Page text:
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  Section: Anatomy of Vertebrate Animals » The Class Amphibia
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The Class Amphibia


The only clearly diagnostic characters of this class as compared with Fishes are the following:
1. Amphibia have no fin-rays.
2. When limbs are present they contain the same skeletal elements as those of the higher Vertebrata.

Certain other structural peculiarities are common to the whole of the Amphibia, and are very characteristic of them without being diagnostic. Thus:
  1. The body is usually devoid of any exoskeleton, and when scales, or scutes, are present in recent Amphibia, they are concealed within the skin (Caecilia, Ephippifer). In the extinct Labyrinthodonta, the dermal armor is confined to the ventral region of the body.
  2. The vertebral centra are always represented by bone.
  3. The sacrum rarely consists of more than one vertebra, though there are individual exceptions to this rule, as in Menopoma.
  4. The suspensorial apparatus of the mandible is continuous with the skull, which has two occipital condyles, and no completely ossified basi-occipital.
  5. There are no sternal ribs.

The Amphibia are divisible into the following groups:
  1. A distinct and often long tail; the vertebrae amphicoelous or opis. thocoelous; the proximal elements of the tarsus not elongated.
    1. Two or four limbs; no scutes or scales.
    2. I. Saurobatrachia or Urodela.
      1. External branchiae or gill-clefts persistent, or disappearing only in advanced age; no eyelids; vertebrae amphicaelous; carpus and tarsus cartilaginous.
      2. 1. Proteidea.
      3. No branchiae or branchial clefts in the adult; eyelids present; carpus and tarsus more or less ossified; vertebrae commonly opisthocoelous.
      4. 2. Salamandridea,
    3. Limbs absent, or all four present. Three large pectoral osseous plates and an armor of small scutes on the ventral surface of the body; vertebrae amphicoelous; walls of the teeth more or less folded.
      II. Labyrinthodonta..
  2. Tail obsolete in the adult.
  1. Limbs absent; numerous minute dermal scutes imbedded in the integument of the serpentiform body.
    III. Gymnophiona.
  2. All four limbs present, and the proximal elements of the tarsus much elongated; the body short, and the integument devoid of small scutes, though dermal osseous plates are sometimes developed in it.
    IV. Batrachia or Anura.

The integument in most Amphibia is soft and moist, as in the Frog, where numerous glands open upon its surface. The Gymnophiona are exceptional, among existing Amphibia, in possessing small, rounded, flexible scales, like the cycloid scales of fishes, imbedded within the wrinkled integument.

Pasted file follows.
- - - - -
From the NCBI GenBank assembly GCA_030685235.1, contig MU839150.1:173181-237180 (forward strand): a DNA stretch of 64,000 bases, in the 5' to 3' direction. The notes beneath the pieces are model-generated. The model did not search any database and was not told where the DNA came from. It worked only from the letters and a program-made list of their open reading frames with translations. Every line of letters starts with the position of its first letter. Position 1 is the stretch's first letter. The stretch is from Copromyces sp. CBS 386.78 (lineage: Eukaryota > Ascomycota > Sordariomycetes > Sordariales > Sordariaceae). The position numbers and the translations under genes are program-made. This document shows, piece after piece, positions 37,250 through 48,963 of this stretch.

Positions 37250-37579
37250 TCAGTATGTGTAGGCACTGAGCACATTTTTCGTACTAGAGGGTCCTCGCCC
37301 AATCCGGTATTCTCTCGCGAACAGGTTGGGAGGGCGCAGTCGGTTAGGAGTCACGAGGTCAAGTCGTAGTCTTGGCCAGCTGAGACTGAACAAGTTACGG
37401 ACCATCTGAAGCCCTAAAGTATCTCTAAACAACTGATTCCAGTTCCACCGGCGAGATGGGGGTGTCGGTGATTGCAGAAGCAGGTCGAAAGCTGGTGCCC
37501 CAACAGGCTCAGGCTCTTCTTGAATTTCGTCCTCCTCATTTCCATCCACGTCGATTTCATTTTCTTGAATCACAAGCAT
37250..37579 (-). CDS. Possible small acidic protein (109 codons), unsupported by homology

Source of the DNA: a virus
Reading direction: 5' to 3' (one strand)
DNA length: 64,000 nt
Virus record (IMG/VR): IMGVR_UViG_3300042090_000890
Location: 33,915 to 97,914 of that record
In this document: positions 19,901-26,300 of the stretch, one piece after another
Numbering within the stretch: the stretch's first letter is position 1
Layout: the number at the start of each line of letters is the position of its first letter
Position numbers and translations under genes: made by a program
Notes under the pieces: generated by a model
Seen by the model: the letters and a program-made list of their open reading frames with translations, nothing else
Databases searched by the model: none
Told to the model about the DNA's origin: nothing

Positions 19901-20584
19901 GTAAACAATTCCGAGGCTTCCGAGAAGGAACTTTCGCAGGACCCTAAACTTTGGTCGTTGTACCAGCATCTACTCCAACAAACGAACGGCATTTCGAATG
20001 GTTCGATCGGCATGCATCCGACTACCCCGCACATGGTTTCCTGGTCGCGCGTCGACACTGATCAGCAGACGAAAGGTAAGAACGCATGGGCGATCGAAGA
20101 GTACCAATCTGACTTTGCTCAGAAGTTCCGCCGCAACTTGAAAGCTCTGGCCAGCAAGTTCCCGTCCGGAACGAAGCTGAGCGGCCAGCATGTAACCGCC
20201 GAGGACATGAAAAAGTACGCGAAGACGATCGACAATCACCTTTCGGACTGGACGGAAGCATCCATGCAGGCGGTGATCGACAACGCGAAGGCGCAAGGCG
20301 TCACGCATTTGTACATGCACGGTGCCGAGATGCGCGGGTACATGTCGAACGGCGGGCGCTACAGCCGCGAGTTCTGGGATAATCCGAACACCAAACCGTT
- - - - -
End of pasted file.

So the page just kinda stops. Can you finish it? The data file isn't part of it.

In certain Batrachia (Ceratophrys dorsata, Ephippifer aurantiacus), flat dermal bony plates are developed in the dorsal integument, and become united with some of the subjacent vertebrae. Many of the extinct Labyrinthodonta, and probably the whole of the members of that group, possessed an exoskeleton which appears to have been confined to the ventral surface of the body. Under the anterior part of the thorax there is a sort of plastron composed of one median and two lateral plates. The median plate is rhomboidal. The lateral ones are somewhat triangular, and unite with the anterolateral margins of the median plate by one side, sending a process upward and backward from their outer angles. The outer surfaces of all these plates exhibit a sculpture, which radiates from the centre of the median plate and from the outer angles of the lateral plates. These plates are in close relation with the pectoral arch, and probably represent the interclavicle and clavicles.

Minute bony plates cover the surface of the throat in a small African Labyrinthodont, Micropholis. I have not met with dermal ossicles in this position in other Labyrinthodonts. But in Archegosaurus, Pholidogaster, Urocordylus, Keraterpeton, Ophiderpeton, Ichthyerpeton, the integument between the thoracic plates and the pelvis presents regularly-disposed rows of small elongated ossicles, which, for the most part, converge from without, forward and inward, toward the middle line. No trace of these appears upon the tail, nor in any part of the dorsal region of the body, nor on the limbs.

The endoskeleton of the Amphibia is least complete in Archegosaurus, where the centra of the vertebrae are represented only by bony rings, the ribs and the neural arches being well ossified. In other Labyrinthodonts of the same (Carboniferous) epoch, however, such as Anthracosaurus, the centra of the vertebrae are completely ossified biconcave disks, very like the centra of the vertebrae of Ichthyosaurus.


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